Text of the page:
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Posts Tagged ‘etymology’

Increase your exposure: Buy your own book on Amazon!

My longest-term client publishes a holistic health newspaper, known online as Natural Healing News. One of the most significant features of the paper, known in print as AZ Networking News, has been its bimonthly publication of book and movie reviews. The books my client receives from authors all over the world run the gamut from very badly self-published editions to gorgeous hardback books from larger players in the traditional publishing world – and everything in between. It was a natural fit for her to create an online bookstore through which to offer links to the books’ Amazon pages.

As we were uploading the articles for the August/September 2015 issue of the newspaper to the website earlier this week – and creating Amazon links for the books and music – I was reminded of a very simple, yet potentially effective marketing idea I learned from my friend and promoter extraordinaire, Raleigh Pinsky.

Q What happens whenever you look at a book – or purchase a book – on Amazon?secrets - new

AYou are shown a string of other titles under the heading: “Customers Who Bought This Item Also Bought.”

Just for demonstration purposes, I searched for one of the best books I’ve ever read, Secrets of Attraction, by Sandra Anne Taylor. As soon as I clicked the title link, I scrolled down a little to reveal the following:

also bought

You’ll likely notice something about the books: they’re all very similar in theme to the book in my original search.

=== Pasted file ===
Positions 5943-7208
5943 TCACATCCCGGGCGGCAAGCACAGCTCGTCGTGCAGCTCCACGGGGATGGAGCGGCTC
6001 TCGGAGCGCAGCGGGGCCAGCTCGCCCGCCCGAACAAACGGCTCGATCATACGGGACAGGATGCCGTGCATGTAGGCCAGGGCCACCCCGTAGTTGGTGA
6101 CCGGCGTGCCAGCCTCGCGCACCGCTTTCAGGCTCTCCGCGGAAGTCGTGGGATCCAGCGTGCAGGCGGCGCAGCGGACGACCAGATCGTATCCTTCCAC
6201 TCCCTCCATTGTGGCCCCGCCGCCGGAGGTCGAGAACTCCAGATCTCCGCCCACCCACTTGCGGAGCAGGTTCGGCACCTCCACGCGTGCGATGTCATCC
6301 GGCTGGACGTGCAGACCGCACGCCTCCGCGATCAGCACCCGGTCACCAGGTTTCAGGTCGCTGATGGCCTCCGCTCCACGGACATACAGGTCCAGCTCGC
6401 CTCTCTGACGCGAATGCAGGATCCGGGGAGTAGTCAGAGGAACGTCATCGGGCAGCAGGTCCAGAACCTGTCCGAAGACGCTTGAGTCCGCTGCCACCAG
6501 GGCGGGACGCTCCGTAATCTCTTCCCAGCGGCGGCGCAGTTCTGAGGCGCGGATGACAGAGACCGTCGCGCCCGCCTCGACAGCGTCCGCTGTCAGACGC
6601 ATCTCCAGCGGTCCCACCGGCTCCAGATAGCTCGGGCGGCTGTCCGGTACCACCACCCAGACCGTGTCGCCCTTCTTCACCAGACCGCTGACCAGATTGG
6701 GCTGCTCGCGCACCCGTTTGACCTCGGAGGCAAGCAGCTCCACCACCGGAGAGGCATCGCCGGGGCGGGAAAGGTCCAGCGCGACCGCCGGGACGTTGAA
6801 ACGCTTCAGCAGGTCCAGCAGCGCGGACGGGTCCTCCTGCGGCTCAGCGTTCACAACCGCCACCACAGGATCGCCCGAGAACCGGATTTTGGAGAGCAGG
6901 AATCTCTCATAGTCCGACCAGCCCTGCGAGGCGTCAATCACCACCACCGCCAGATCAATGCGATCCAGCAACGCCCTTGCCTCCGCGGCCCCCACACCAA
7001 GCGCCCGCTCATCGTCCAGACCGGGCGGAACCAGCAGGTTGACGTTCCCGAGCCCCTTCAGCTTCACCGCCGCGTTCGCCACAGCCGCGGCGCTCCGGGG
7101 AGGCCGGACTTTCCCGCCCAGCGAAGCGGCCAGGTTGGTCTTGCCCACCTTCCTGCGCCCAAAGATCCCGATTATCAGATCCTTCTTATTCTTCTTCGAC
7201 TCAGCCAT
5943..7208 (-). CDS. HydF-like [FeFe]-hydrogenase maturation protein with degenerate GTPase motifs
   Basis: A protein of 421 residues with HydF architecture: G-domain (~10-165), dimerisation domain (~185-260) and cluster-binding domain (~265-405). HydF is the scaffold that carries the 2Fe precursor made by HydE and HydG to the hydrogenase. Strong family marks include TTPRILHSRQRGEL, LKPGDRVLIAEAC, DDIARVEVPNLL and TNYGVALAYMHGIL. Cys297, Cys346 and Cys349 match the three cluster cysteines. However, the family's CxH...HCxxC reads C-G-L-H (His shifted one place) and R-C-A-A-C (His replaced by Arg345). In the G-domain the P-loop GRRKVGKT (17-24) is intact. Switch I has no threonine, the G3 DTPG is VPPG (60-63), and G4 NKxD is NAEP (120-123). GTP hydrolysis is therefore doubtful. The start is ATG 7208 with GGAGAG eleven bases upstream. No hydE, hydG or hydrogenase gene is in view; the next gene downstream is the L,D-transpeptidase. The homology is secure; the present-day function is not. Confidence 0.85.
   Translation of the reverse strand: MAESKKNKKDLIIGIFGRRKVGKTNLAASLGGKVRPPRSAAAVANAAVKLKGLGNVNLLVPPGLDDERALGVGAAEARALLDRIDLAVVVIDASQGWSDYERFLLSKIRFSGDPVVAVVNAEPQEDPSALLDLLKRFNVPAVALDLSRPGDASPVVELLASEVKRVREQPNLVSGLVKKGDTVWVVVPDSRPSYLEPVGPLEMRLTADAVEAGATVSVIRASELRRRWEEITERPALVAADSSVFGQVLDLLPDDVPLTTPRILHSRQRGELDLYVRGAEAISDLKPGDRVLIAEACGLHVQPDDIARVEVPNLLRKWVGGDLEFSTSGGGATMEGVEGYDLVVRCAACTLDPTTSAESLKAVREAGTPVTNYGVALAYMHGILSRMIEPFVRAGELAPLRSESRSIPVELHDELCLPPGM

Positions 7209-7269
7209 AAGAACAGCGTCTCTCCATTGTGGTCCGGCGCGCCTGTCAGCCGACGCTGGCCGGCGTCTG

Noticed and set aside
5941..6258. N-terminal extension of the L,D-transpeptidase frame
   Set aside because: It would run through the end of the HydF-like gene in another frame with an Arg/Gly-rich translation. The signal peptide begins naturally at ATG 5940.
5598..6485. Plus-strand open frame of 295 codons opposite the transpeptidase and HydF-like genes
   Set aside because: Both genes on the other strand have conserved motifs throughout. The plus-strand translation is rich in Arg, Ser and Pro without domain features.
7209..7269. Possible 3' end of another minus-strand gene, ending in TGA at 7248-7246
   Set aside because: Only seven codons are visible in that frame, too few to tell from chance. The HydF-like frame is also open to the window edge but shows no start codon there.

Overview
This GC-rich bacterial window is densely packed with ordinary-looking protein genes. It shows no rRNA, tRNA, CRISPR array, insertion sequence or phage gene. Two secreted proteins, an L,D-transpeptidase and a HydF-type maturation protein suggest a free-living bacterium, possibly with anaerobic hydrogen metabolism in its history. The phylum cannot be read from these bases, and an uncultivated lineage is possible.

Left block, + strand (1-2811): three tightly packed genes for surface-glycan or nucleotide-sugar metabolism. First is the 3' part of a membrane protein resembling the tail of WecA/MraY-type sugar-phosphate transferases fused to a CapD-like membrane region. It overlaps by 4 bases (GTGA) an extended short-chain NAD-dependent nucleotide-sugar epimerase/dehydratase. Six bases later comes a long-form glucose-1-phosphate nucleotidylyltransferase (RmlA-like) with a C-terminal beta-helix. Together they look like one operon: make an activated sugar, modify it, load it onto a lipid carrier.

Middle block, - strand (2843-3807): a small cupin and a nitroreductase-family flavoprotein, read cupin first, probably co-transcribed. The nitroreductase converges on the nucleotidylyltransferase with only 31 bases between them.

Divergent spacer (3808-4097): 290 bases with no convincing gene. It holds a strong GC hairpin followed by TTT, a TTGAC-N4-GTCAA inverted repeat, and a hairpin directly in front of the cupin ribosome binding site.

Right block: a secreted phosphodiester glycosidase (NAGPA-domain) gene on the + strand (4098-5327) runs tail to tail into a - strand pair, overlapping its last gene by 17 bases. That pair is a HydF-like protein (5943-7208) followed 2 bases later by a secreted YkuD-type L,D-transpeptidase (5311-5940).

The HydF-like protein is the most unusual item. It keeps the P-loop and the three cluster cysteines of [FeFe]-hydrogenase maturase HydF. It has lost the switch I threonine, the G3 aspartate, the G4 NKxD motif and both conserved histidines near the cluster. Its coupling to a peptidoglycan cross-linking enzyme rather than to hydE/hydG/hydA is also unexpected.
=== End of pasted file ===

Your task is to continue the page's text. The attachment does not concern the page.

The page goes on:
Assuming your book is on Amazon – and I COMPLETELY understand if it is not – next time you purchase a book (or other product) on Amazon, buy a copy of your own book, too. That way, the next time someone even looks at the book you bought, they’ll see your book come up under: Customers Who Bought This Item Also Bought. This has the potential to expose your book to people who might not be seeking it, but might have an interest. And depending on your contract with Amazon, if they buy your book you’ll probably get something back on the deal.

Here’s to getting more eyeballs on your book!

Laura

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ANSWERS to Tuesday’s Trivia Questions

In Tuesday’s post, Word Trivia: Which Author Coined Which Word?, I promised to post the answers to the trivia question today. Without further ado, I give you…

1.      William Shakespeare is said to have first written bedazzled in The Taming of trivia answersthe Shrew.

2.      Ernest Hemingway is credited with the first English use of cajones.

3.      John Milton gave us pandemonium, the capital of Hell in Paradise Lost.

4.      Sir Walter Scott first used freelance in Ivanhoe.

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We welcome and encourage your thoughtful, courteous comments below.

__________________Anatomy of a Book Launch

If you’re getting ready to launch your book and would like help to put together a successful event, download my free special report: Anatomy of a Book Launch. Then CALL me at 602.518.5376 to schedule your complimentary 15-minute consultation. It’s never too early to begin planning!

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Word Trivia: Which Author Coined Which Word?